With these two publications, he alone has provided useful information to designers in more ways than any other designer. Moreover, his latest publication, Confessions of a Generalist, provides insightful wisdom as it is not so much about design research in itself as it is about the issues that have nourished his mindset and fuelled his determination.

Not many designers give much thought to the act 
of reading or the most beneficial way to convey information. However, like everything else that Diffrient has designed, his newest publication follows his unique methods, which always begin with an unwavering focus searching for the most appropriate solutions to 
improve the human experience in the best way possible.

Years ago, I was so impressed when Diffrient demonstrated his unique exoskeletal design for his, then, newly designed Freedom Chair. It embodied many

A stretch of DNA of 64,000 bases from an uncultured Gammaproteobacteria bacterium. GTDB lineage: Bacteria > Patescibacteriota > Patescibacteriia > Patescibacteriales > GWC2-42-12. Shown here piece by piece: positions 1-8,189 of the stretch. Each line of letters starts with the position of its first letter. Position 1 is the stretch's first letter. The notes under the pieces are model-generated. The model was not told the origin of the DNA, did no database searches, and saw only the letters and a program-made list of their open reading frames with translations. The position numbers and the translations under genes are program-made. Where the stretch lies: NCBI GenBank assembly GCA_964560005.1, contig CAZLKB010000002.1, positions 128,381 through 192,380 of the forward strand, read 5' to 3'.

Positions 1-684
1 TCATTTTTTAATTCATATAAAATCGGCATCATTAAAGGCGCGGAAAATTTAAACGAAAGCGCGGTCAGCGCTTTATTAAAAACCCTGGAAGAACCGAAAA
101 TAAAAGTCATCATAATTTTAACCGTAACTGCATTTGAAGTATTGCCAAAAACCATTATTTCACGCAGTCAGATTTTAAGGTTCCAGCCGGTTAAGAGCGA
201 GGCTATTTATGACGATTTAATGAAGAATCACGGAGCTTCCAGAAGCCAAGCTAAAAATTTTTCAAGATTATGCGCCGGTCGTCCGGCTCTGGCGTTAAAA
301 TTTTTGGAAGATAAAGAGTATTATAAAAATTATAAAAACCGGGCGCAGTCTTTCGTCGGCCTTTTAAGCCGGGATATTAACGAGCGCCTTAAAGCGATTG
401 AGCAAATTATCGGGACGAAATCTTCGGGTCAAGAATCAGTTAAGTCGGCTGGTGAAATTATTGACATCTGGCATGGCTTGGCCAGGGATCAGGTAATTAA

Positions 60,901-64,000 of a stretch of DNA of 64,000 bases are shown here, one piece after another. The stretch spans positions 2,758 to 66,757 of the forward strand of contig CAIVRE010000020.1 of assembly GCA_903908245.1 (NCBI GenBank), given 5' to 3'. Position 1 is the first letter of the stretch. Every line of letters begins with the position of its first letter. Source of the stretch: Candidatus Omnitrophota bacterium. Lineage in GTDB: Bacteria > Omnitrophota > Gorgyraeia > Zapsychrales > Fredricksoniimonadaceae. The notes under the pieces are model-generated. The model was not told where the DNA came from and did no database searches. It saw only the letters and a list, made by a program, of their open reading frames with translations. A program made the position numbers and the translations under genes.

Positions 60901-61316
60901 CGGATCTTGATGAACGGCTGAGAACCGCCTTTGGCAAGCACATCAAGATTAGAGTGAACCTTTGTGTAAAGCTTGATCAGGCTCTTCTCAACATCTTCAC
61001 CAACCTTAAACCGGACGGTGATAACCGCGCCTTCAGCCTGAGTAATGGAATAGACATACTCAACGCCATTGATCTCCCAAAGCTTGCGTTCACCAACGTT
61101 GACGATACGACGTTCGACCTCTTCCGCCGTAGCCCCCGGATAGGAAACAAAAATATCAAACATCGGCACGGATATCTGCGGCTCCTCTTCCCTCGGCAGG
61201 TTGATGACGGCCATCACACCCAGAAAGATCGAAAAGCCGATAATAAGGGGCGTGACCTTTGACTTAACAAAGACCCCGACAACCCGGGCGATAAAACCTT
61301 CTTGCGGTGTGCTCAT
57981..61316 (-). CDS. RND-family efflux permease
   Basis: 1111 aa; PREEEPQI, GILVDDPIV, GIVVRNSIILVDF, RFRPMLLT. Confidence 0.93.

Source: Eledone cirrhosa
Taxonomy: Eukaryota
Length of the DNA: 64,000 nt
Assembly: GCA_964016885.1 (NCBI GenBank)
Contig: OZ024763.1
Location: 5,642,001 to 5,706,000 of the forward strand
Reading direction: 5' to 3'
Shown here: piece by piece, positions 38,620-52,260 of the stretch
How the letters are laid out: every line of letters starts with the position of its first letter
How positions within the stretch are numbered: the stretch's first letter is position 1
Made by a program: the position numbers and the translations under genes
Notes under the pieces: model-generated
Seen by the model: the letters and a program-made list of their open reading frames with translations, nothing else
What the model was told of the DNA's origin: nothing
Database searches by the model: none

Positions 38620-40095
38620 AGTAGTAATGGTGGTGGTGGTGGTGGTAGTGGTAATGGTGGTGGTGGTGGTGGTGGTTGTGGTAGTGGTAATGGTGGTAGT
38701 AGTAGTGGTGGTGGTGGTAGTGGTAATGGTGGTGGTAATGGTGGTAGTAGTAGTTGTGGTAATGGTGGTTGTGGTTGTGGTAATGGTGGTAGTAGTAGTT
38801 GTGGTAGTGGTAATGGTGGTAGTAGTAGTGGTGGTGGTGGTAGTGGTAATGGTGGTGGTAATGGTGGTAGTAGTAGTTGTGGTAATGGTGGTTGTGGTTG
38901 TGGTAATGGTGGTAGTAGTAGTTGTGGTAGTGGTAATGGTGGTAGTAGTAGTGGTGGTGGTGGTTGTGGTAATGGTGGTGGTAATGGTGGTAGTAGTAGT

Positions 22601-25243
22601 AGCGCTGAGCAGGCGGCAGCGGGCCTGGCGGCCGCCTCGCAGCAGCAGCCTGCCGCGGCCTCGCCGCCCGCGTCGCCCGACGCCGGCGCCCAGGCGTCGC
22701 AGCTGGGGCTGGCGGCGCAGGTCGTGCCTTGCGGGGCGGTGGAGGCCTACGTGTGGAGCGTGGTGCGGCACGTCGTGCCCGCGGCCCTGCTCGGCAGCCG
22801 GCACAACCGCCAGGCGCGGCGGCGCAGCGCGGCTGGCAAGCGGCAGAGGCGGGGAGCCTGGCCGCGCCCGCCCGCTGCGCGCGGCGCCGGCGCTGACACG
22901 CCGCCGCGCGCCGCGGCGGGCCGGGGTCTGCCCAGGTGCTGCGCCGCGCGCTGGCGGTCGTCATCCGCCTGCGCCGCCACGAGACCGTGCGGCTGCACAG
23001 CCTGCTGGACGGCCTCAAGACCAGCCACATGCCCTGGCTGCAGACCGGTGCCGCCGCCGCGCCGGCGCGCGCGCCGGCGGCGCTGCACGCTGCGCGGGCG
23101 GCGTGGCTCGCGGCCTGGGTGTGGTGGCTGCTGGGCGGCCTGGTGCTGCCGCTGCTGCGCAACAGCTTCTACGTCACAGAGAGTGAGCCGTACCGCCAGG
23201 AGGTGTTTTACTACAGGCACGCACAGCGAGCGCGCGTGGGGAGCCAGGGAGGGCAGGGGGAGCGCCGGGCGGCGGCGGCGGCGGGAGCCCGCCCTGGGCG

of his inventions of never-before-seen engineering solutions for the office seating industry. These types 
of remarkable advancements were not his first by any means. He has always been a pioneer at the forefront improving usability issues.

Designing Freedom Chair’s engineering features was necessary in order to ensure the proper ergonomic performance, which in turn created the most adjustable 
and comfortable chairs made. His mechanical solutions allowed for intuitive adjustability while eliminating the need for users to memorise manuals or spend hours trying to figure out how to adjust their chairs.

Freedom Chair uses intelligent solutions that almost